The parliamentary deputy of ethnic Roma, Veljko Kajtazi, said that constructing this memorial centre was the least one could do for killed Roma.

He also called on Roma from other parts of Europe and the world to visit this centre and thus pay tribute to war victims.

The Uštica memorial centre was officially opened last August, and its formal opening coincided with the occasion of Roma Holocaust Memorial Day, or the Samudaripen, observed on August 2.

This memorial complex is set up in Uštica, located about 110km southeast of Zagreb, which used to be the site of mass executions of Roma who were deported to the Jasenovac concentration camp during the Second World War. The Memorial Centre includes a cemetery with 21 mass graves.

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Tuesday, 29 December 2020

Horrific Hate Crime Reported in Zagreb Against a Gay Man

December 29, 2020 - Croatian media report today about a horrific hate crime perpetrated against a gay man in Zagreb's Maksimir Park last weekend. 

Hajdi Karakaš-Jakubin reports the entire story for Jutarnji list: a 50-year-old man was taking a night walk in the Zagreb's biggest park, Maksimir, close to his home, this Saturday evening. Two unknown assailants first asked him if he had a cigarette lighter, and when he said he didn't, they started asking him various questions to find out what he was doing in the park. He started feeling uncomfortable, so he told them he was there to meet a friend (although he was just taking a walk in the evening!), and the assailants threw a Molotov cocktail on him and started running away. Soon his jacket caught on fire, and he was saved by brave passers-by, who ran to help him and contacted the emergency services.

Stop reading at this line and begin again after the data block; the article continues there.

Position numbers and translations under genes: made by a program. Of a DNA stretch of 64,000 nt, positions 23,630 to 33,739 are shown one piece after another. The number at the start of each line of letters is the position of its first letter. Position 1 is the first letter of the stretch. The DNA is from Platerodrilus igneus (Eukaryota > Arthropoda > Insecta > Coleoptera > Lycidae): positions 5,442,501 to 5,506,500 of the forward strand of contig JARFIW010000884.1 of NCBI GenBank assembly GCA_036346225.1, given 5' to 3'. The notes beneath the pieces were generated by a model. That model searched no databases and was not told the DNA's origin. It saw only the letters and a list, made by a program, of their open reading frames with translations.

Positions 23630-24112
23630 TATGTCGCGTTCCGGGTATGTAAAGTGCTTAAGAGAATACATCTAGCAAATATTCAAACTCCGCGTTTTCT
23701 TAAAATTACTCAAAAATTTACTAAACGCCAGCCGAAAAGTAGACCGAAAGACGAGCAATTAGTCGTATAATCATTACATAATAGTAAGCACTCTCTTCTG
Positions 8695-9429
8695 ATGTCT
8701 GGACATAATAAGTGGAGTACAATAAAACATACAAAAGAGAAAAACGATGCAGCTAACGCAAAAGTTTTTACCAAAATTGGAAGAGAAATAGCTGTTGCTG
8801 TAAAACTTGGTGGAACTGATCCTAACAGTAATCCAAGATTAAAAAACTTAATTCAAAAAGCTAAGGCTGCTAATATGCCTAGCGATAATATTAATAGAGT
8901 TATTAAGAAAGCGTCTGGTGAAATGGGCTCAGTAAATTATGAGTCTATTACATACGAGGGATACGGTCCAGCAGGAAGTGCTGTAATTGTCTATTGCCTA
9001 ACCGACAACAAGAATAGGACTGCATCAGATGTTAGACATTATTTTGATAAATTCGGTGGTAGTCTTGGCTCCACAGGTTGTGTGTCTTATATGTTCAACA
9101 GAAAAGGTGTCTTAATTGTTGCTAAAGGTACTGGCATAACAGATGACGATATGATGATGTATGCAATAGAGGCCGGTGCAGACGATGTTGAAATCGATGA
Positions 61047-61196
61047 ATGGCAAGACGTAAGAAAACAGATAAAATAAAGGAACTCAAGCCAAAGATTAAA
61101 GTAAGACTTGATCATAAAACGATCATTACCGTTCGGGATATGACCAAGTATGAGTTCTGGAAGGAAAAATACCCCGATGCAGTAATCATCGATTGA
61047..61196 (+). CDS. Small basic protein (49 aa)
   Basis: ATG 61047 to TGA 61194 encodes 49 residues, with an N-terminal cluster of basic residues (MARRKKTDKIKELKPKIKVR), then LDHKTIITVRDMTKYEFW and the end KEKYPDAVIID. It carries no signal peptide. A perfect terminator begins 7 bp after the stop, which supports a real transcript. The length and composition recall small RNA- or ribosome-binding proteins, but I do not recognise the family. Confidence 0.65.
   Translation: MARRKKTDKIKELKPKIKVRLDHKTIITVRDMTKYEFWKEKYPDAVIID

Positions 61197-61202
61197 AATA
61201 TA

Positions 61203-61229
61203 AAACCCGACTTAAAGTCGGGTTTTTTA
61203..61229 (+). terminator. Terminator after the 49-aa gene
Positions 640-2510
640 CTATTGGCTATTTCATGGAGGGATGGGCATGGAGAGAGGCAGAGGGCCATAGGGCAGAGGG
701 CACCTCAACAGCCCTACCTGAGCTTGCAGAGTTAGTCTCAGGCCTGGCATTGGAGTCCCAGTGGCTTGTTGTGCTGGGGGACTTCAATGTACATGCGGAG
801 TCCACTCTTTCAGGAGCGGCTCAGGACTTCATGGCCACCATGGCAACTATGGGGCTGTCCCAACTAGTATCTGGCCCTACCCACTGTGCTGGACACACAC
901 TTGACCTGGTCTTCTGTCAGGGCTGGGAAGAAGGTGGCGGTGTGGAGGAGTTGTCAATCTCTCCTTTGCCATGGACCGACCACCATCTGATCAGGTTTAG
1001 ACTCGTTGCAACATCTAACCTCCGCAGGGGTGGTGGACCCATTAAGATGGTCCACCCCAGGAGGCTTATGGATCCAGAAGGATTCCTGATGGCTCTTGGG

He's currently hospitalised in the Trauma Clinic in Zagreb, with second-degree burns to his body, arms, neck, and face. Zagreb police department reported that they're determining all the relevant information about this case, but it will be very difficult to find those responsible, because they had surgical masks on, so the victim will probably not be able to identify them, even if some suspects are found. 

Zagreb Pride association sent a strongly-worded letter to the Croatian media, condemning the attack. They say that they're terrified with the crime and that it's probably the worst anti-gay hate crime ever reported in Croatia. They demand a swift and decisive investigation into the crime, and that once the assailants are prosecuted, they are prosecuted for hate crime, and not a lesser crime. They also demand stronger protection for various minority groups (LGBTIQ community, Serbian, African, Romani minorities, as well as refugees and migrants) in the public spaces, which are often attacked by "right-wing gangs". They're offering their support to the victim, and are willing to provide legal and psychological help, if he wants that. They refuse the situation in which the victims of the homophobic violence get blamed for the crimes committed against them. Zagreb Pride stresses that each member of our society has the right to take a free walk in the public park for any reason whatsoever: to get some fresh air during the pandemic, to meet a friend or to set-up a date. They conclude their statement by adding that gay people are not to be blamed for anything just because they are who they are, while the right-wing gangs are to blame.